The Torah is not prudish. Nevertheless, the biblical stories in which sexual relations play a central role (e.g., Lot and his daughters – Genesis 19:30-38, Joseph and Potiphar’s wife – Genesis 39, etc) are all narrated with the utmost discretion. Subtle as they may be, the euphemisms in the Torah provide valuable lessons.
“And Adam knew Eve his wife, and she became pregnant…” (Genesis 4:1). The biblical term used for conjugal relations between husband and wife is the same as the word for knowledge. This is more than a modest way of referring to a private act. It is, in fact, a lesson about the full relationship that should exist between husband and wife. Marital relations are meant to be about more than procreation or physical pleasure, they should be an expression of the complete relationship between husband and wife. The use of the verb “to know” emphasizes the Divine description of marriage in Genesis: “Therefore shall a man leave his father and his mother, and shall cleave unto his wife, and they shall be one flesh” (2:24).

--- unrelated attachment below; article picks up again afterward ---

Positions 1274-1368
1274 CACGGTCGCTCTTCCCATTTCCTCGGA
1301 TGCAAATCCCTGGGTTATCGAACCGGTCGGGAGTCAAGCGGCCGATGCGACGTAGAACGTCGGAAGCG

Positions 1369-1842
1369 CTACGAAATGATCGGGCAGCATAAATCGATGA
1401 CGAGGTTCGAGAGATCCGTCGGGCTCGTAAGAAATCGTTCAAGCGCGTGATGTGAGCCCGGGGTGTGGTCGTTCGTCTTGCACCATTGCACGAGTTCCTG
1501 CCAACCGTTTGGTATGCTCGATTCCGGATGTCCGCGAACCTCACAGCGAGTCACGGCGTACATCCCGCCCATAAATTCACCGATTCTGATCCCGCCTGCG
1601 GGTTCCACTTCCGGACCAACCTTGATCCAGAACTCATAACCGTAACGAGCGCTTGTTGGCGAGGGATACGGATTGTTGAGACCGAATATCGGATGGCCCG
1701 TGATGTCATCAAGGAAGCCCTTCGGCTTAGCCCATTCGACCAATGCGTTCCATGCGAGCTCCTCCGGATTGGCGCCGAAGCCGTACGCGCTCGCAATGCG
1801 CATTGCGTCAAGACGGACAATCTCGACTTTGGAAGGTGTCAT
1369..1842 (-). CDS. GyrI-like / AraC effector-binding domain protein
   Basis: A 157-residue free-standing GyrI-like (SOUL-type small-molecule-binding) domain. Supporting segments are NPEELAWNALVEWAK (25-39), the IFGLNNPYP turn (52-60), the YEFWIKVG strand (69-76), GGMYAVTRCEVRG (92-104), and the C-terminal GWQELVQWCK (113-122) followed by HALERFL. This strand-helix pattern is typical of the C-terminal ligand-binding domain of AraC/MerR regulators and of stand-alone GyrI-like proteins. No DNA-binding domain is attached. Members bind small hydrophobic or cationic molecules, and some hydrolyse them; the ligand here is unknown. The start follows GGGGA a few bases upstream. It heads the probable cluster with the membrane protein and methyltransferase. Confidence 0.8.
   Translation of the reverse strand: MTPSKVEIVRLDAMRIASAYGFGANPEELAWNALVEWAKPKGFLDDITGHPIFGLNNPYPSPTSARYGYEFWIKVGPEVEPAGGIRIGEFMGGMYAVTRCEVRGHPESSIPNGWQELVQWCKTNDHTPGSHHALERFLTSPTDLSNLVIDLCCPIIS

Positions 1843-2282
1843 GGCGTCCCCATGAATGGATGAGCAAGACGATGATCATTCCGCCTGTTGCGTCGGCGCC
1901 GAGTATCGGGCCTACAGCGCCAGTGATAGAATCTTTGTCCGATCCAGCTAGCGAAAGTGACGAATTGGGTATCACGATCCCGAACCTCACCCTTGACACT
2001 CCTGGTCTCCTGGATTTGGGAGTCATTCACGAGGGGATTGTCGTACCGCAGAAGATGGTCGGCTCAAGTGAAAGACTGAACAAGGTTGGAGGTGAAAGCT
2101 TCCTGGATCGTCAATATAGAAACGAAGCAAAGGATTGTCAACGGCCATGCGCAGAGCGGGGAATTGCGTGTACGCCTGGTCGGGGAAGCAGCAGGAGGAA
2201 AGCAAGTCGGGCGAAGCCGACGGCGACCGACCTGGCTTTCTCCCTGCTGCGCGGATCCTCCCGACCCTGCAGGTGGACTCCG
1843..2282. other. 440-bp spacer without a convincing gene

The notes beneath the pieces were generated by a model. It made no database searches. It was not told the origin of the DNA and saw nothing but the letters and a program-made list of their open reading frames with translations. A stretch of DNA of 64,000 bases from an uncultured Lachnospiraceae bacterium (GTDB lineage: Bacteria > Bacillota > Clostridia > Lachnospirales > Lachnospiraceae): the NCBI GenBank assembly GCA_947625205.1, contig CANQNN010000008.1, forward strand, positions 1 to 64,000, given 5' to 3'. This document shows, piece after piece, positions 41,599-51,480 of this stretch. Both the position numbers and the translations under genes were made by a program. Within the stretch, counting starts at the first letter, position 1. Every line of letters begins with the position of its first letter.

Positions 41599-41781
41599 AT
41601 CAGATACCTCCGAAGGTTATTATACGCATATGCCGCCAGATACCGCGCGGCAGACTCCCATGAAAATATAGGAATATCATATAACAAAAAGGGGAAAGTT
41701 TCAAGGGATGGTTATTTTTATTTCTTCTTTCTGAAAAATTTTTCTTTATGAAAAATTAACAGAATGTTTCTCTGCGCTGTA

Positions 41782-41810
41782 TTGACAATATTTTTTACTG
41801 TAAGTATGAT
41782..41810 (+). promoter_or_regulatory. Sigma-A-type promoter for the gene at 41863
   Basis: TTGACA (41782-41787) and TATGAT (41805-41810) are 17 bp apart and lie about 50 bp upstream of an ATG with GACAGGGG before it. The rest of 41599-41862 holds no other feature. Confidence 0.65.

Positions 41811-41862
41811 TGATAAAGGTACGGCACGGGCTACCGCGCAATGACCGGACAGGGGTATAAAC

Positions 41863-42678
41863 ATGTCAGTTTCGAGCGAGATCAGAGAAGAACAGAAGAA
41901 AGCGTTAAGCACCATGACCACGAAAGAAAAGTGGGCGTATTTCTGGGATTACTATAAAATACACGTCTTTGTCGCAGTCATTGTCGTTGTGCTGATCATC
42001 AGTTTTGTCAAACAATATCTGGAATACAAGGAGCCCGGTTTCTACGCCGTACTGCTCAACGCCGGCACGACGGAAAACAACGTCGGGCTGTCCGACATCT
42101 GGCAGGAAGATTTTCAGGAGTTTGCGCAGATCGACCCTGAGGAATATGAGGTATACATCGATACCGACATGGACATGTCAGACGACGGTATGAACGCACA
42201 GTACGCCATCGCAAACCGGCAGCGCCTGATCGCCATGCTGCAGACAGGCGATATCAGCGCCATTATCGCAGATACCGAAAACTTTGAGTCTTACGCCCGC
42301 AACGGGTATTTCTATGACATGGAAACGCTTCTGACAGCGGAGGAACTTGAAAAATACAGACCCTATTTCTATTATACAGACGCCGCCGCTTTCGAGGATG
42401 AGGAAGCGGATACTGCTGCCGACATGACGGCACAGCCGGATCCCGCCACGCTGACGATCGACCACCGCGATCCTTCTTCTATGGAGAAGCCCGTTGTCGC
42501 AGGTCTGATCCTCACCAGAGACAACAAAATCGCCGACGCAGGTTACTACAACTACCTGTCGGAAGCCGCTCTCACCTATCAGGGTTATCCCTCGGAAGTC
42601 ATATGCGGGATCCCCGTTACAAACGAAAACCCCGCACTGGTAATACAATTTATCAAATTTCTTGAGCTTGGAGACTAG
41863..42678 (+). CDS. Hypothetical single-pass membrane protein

Another prominent biblical euphemism is to be found in the expression “uncover the nakedness,” which is found over 30 times in Leviticus 18 and 20. The first statement is a general overview of the law: “None of you shall approach to any that is near of kin to him, to uncover their nakedness” (Leviticus 18:6). Almost every other use of the phrase specifies the term “near of kin” and records the Torah’s prohibition of incest. The phrase “uncover the nakedness” reveals a deeper concept: the importance of respecting the impact of the natural physical attractions between men and women, which Jewish life channels through its positive focus on modesty.
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